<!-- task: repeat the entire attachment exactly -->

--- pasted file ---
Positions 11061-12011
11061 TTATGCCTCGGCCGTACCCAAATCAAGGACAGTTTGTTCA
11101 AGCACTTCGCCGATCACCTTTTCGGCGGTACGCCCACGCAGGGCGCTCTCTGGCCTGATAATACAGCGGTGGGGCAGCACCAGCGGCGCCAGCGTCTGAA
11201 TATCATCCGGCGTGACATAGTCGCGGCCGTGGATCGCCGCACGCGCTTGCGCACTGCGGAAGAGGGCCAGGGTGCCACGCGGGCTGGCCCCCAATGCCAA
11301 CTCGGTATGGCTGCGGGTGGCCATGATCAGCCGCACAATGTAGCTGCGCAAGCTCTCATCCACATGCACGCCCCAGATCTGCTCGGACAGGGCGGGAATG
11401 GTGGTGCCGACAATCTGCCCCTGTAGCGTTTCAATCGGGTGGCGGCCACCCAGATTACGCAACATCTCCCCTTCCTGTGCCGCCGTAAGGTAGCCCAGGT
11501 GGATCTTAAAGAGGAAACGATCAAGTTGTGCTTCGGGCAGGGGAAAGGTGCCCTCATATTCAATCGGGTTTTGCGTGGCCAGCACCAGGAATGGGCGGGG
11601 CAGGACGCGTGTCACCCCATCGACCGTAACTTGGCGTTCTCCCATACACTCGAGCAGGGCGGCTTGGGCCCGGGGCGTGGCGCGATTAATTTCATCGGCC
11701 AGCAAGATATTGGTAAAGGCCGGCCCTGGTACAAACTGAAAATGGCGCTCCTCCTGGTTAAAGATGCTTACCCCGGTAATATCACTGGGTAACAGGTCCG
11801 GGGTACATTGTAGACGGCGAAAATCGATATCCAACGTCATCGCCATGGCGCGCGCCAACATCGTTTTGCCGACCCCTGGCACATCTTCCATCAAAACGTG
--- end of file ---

Positions 11061-12011
11061 TTATGCCTCGGCCGTACCCAAATCAAGGACAGTTTGTTCA
11101 AGCACTTCGCCGATCACCTTTTCGGCGGTACGCCCACGCAGGGCGCTCTCTGGCCTGATAATACAGCGGTGGGGCAGCACCAGCGGCGCCAGCGTCTGAA
11201 TATCATCCGGCGTGACATAGTCGCGGCCGTGGATCGCCGCACGCGCTTGCGCACTGCGGAAGAGGGCCAGGGTGCCACGCGGGCTGGCCCCCAATGCCAA
11301 CTCGGTATGGCTGCGGGTGGCCATGATCAGCCGCACAATGTAGCTGCGCAAGCTCTCATCCACATGCACGCCCCAGATCTGCTCGGACAGGGCGGGAATG
11401 GTGGTGCCGACAATCTGCCCCTGTAGCGTTTCAATCGGGTGGCGGCCACCCAGATTACGCAACATCTCCCCTTCCTGTGCCGCCGTAAGGTAGCCCAGGT
11501 GGATCTTAAAGAGGAAACGATCAAGTTGTGCTTCGGGCAGGGGAAAGGTGCCCTCATATTCAATCGGGTTTTGCGTGGCCAGCACCAGGAATGGGCGGGG
11601 CAGGACGCGTGTCACCCCATCGACCGTAACTTGGCGTTCTCCCATACACTCGAGCAGGGCGGCTTGGGCCCGGGGCGTGGCGCGATTAATTTCATCGGCC
11701 AGCAAGATATTGGTAAAGGCCGGCCCTGGTACAAACTGAAAATGGCGCTCCTCCTGGTTAAAGATGCTTACCCCGGTAATATCACTGGGTAACAGGTCCG
11801 GGGTACATTGTAGACGGCGAAAATCGATATCCAACGTCATCGCCATGGCGCGCGCCAACATCGTTTTGCCGACCCCTGGCACATCTTCCATCAAAACGTG